The book HaYom Yom, from Day to Day, daily is a source of deep insights that I find very profound...while I usually post only one, here's several worth discussing this week...selected excerpts...
Thursday, 20 Adar II, 5765 - March 31, 2005
The Alter Rebbe (first grand rabbi of Lubavitch hassidus) related: Among the teachings my Rebbe (the Maggid) told me at Yechidus (private meeting between Rebbe and hossid), there was one on the verse, "A constant fire shall be kept burning on the altar; it shall not be extinguished."
The Maggid taught: "Though fire descends from Above, spontaneously, it is a mitzva to bring from the `ordinary,' by man."
"(Man's action is) an awakening from below which engenders an awakening Above. (For the nature of spirit is that) `spirit elicits (another, responding) spirit and in turn calls forth another, yet higher spirit.' The spirit from below elicits the spirit from Above, calling forth spirit from higher and still higher."
"It is a positive mitzva to kindle fire on the altar. `Altar' refers to the `man who offers of you.' The offering itself is insufficient. Man must kindle a fire on the offering that is `of you.' This fire, Lo Tichbeh (literally, `it shall not be extinguished'), shall extinguish (Tichbeh) the Lo (the `no,' the negative)."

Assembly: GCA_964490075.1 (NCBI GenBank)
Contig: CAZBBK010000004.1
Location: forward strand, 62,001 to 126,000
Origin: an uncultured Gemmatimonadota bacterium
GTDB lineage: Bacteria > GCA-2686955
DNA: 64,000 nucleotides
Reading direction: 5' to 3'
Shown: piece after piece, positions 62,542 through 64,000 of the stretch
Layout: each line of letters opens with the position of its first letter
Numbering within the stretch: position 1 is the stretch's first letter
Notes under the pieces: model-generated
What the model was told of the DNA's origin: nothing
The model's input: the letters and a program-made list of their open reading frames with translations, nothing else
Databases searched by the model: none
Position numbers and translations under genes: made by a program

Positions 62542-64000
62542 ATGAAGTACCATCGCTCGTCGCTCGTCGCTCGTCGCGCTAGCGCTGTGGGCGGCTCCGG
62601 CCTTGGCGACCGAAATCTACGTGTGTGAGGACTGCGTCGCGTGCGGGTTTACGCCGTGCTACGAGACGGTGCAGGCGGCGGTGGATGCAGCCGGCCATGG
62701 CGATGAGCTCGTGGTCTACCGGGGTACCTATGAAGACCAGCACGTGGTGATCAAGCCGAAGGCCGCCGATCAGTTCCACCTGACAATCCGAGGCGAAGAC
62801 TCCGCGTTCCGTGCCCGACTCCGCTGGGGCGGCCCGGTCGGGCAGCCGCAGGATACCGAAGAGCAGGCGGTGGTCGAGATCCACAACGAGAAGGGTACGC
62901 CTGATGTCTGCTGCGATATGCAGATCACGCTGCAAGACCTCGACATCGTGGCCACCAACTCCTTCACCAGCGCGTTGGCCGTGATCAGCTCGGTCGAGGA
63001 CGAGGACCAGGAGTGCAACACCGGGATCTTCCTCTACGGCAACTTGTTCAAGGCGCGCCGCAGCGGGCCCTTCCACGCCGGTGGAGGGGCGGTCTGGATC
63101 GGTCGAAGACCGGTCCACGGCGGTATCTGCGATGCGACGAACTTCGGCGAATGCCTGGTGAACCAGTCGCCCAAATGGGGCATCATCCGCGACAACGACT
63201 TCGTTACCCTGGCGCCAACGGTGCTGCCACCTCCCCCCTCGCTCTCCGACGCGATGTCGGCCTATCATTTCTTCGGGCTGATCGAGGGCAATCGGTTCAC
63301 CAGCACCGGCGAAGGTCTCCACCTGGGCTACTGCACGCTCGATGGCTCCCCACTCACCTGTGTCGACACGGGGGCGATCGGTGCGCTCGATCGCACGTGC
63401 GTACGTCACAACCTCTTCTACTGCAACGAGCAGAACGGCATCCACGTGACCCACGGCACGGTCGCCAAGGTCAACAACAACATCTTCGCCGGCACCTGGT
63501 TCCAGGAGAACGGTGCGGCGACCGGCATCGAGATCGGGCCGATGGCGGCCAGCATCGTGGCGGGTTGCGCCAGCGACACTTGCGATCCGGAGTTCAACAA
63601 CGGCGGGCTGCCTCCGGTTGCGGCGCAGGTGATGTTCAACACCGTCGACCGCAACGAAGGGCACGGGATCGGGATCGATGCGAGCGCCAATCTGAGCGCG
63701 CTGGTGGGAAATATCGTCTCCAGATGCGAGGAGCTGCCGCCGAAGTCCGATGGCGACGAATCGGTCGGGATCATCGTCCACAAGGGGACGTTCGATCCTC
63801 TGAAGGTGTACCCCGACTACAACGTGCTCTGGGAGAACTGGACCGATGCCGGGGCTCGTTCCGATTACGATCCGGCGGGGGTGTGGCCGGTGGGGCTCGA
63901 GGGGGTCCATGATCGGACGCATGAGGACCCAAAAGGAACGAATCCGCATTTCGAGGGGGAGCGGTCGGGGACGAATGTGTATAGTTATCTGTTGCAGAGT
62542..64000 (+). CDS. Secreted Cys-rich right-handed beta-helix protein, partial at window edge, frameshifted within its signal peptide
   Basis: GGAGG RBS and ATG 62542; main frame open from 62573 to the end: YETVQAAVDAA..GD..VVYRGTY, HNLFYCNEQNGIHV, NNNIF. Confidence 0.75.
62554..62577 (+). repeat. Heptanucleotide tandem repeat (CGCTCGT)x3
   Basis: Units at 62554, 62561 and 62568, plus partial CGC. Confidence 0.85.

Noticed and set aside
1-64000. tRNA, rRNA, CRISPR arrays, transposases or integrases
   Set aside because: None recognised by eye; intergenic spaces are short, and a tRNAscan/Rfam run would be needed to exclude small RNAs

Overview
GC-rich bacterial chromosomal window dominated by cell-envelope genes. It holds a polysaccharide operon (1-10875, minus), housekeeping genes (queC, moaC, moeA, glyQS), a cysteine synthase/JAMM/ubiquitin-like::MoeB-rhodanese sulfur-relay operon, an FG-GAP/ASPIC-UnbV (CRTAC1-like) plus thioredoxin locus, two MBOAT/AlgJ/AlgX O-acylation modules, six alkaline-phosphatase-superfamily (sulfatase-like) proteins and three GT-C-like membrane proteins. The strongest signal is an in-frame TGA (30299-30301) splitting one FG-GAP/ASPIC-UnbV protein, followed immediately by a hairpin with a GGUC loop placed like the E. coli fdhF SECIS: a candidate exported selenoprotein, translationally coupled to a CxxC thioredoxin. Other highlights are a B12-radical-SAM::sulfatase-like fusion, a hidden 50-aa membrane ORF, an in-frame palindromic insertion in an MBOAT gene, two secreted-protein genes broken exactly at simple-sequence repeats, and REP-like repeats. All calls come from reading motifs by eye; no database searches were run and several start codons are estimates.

This is a frequent concept in hassidus, the offering of oneself, and the awakening from below drawing an awakening from Above.
Shabbos, 22 Adar II, 5765 - April 2, 2005
Birkat Kohanim (the priestly blessing by the Kohanim, priesty tribe of the Jewish people) elicits Divine Intellect.
The "raising of the hands" (by the Kohanim) is the elevation of the emotive attributes (Midot).
Their blessing of Israel, "children of kings," signifies Malchut (the attribute of kingship).
Thus we have the full configuration of the Ten Sefirot.
So the priestly blessing, performed daily during Jewish prayer with a quoram in Israel and only on holy day's during Jewish prayer outside of Israel, draws heavenly blessings down through all the sefirot.
Sunday, 23 Adar II, 5765 - April 3, 2005
My father (the 6th grand rabbi of Lubavitch is speaking) once said to a Rav (rabbi), who labored in Avoda (service of G-d) and was an especially diligent scholar: "A Rav must remember at all times and at every moment that he always stands on the threshold between being one of those who bring merit to the public and, G-d forbid, one of those who cause the public to sin - the threshold between the loftiest of heights and the most abysmal depth. All issues must touch him at the innermost core of his soul, literally, because his very soul is at stake.
The spiritual responsibility of a rabbi is very significant and must be taken with the utmost respect and concern.
Friday, April 01, 2005
// 4/01/2005 //